Recycle and
reuse paper!

Find crafts»
Loading...

Aunt Annie's Crafts

Recycled paper notepads
Enlarge
Share this craft project

Recycled Paper Notepads

What you will make:

See how to make beautiful and functional notepads from recycled paper! You will use paper from the home and office that is printed on one side, along with scraps of leftover craft paper to make these up-cycled scratch pads. Making the pads is as easy as cut, stack, staple and bind. Make several at a time and you will always have a notepad handy when you need to jot something down or make a shopping list.

Keep several notepads on hand to give as gifts. Your environmentally oriented friends and family will appreciate your effort to recycle paper!

Related crafts: Up-cycle drawings and other art to make Artwork Bookmarks or turn leftover craft paper into Punched Bookmarks. Bind the kids' drawings and school papers into Keepsake Booklets.

Here's what you need:
  • Letter-size paper printed on one side
  • Cardstock for backing, ¼-sheet
  • Scraps of decorative paper for binding, at least 2" by 4¼".
  • Stapler
  • Paper cutter or craft knife/rotary cutter, ruler and cutting mat
  • Paperclips or bulldog clips
  • Glue stick
  • Optional: Perforating blade for rotary cutter, strips of white and colored cardstock

This project is rated EASY to do.

How to Make Notepads from Recycled Paper

Read all of the steps before starting.
Step 1: Collect Papers

Collect paperCollect letter-size paper that is printed on one side. It is best to use paper with printed text or just a few small pictures. You will need 4 to 6 sheets of paper for each notepad. You will also need a quarter-sheet of cardstock, any color, as a backing for the notepad.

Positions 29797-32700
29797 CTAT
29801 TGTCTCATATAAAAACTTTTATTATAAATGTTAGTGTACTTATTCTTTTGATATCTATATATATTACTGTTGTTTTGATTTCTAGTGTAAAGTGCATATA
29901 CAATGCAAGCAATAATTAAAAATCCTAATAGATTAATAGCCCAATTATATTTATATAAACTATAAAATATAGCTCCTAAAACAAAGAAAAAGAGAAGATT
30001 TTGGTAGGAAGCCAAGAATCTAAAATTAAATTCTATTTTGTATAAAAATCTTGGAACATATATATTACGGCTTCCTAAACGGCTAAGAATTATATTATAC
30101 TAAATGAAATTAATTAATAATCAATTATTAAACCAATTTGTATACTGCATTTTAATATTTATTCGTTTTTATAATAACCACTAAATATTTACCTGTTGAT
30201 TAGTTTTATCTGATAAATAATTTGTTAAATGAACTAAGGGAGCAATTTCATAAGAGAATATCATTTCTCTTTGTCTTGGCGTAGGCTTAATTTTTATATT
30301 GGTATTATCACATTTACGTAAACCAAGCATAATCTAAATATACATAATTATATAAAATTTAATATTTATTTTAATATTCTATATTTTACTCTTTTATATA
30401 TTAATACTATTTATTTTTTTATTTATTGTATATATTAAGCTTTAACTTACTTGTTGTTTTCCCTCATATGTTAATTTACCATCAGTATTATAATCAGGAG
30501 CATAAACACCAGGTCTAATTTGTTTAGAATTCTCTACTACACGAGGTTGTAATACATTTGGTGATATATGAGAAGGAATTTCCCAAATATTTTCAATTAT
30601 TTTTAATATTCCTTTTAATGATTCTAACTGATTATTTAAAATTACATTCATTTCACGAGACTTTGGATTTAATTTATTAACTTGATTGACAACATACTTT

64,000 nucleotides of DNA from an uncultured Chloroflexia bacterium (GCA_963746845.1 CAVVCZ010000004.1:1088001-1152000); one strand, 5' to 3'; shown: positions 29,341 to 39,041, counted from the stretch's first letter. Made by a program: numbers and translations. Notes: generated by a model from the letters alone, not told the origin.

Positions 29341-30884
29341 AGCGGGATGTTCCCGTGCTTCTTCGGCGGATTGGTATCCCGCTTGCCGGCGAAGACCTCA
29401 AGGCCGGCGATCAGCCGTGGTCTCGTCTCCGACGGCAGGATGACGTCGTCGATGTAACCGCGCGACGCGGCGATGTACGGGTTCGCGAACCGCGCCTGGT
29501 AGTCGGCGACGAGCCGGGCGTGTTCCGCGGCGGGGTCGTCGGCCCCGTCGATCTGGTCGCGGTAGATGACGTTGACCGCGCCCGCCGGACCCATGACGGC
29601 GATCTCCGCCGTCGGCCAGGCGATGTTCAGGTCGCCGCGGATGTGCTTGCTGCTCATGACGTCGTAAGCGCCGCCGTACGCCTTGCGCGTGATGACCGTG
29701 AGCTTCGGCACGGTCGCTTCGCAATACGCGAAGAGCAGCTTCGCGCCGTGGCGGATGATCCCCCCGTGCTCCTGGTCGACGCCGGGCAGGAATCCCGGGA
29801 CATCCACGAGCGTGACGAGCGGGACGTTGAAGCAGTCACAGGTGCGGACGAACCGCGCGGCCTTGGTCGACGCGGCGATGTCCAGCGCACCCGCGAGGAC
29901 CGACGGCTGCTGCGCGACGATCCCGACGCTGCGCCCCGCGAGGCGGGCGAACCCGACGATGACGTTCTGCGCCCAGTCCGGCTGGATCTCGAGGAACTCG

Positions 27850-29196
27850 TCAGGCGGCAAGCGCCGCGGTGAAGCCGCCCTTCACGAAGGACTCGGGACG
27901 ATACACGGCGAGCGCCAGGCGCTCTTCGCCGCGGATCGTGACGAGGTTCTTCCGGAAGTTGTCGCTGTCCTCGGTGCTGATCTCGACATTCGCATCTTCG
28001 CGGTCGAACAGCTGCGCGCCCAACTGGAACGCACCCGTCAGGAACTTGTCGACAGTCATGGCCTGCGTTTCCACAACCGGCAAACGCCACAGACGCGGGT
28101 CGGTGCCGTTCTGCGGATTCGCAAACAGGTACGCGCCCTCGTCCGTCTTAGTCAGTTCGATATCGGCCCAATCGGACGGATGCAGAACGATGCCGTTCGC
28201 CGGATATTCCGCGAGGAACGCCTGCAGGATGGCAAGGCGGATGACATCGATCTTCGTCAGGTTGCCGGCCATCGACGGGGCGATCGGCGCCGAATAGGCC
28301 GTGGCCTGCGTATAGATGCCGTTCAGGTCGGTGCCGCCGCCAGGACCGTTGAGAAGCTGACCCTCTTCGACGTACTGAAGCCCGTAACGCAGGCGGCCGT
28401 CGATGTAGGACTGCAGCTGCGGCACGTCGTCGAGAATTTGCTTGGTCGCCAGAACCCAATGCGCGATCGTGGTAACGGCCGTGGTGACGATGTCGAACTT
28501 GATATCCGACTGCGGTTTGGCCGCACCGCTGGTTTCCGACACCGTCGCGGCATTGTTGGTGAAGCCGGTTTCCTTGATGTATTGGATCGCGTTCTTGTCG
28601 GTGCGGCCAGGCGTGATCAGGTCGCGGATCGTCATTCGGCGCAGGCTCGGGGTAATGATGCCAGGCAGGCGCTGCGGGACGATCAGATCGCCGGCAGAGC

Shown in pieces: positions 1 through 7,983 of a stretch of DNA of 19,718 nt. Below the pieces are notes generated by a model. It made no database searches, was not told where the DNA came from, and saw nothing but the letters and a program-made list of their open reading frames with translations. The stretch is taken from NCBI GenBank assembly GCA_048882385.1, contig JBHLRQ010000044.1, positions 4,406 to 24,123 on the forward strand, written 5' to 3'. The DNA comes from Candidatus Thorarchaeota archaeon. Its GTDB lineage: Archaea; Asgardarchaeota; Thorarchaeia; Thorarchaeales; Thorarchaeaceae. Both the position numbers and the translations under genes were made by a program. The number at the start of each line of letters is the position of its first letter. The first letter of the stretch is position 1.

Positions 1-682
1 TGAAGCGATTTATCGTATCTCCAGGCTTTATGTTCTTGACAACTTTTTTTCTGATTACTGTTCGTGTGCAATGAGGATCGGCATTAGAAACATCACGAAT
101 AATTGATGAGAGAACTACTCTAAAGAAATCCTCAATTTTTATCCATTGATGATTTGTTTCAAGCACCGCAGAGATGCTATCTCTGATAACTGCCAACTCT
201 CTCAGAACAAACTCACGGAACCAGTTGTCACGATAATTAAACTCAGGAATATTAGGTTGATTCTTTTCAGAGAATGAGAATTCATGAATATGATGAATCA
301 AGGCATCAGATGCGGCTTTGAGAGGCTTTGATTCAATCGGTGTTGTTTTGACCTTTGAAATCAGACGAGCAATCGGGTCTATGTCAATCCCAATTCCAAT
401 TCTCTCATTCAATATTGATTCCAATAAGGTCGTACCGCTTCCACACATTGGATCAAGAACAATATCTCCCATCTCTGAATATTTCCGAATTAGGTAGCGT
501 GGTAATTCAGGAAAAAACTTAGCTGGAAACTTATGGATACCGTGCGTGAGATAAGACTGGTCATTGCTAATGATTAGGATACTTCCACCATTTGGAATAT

Collect scraps of decorative craft paper and strips of cardstock. The decorative paper for the binding strips need to be at least 4¼" (105 mm for A4 paper)  by 2" to 3½" (50 to 90 mm). The optional cardstock strips need to be at least 4¼" (105 mm) by ¾" to 1¼" (19 to 32 mm).

Step 2: Cut

Cut the letter-size paper into equal quarters by first cutting in half lengthwise at 5½" (148 mm for A4 paper), then in half again across the width at 4¼" (105 mm). Cut a piece of cardstock the same size as the cut paper—this is the notepad backing.

Cut paper

Cut one binding strip for each notepad that is 4¼" (105 mm for A4 paper) by 2" to 3½" (50 to 90 mm). For the optional layered binding, also cut a coordinating cardstock strip that is 4¼" (105 mm) by ¾" to 1¼" (19 to 32 mm).

You will also need to cut a narrow strip of cardstock to cover the staples that is 4¼" (105 mm) by 3/8" (10 mm).

Step 3: Stack

Make a stack of 16 to 24 quarter-sheets of recycled paper, blank sides up. Place the cardstock backing on the bottom of the stack. Make sure all the edges are stacked straight and evenly.

Stack paper

Lay the binding strip face down on top of the stack, aligned with the top edge. Be sure that the top, left and right edges of the binding strip are even with the stack. Clip the stack together on the sides with two large paper clips or bulldog clips.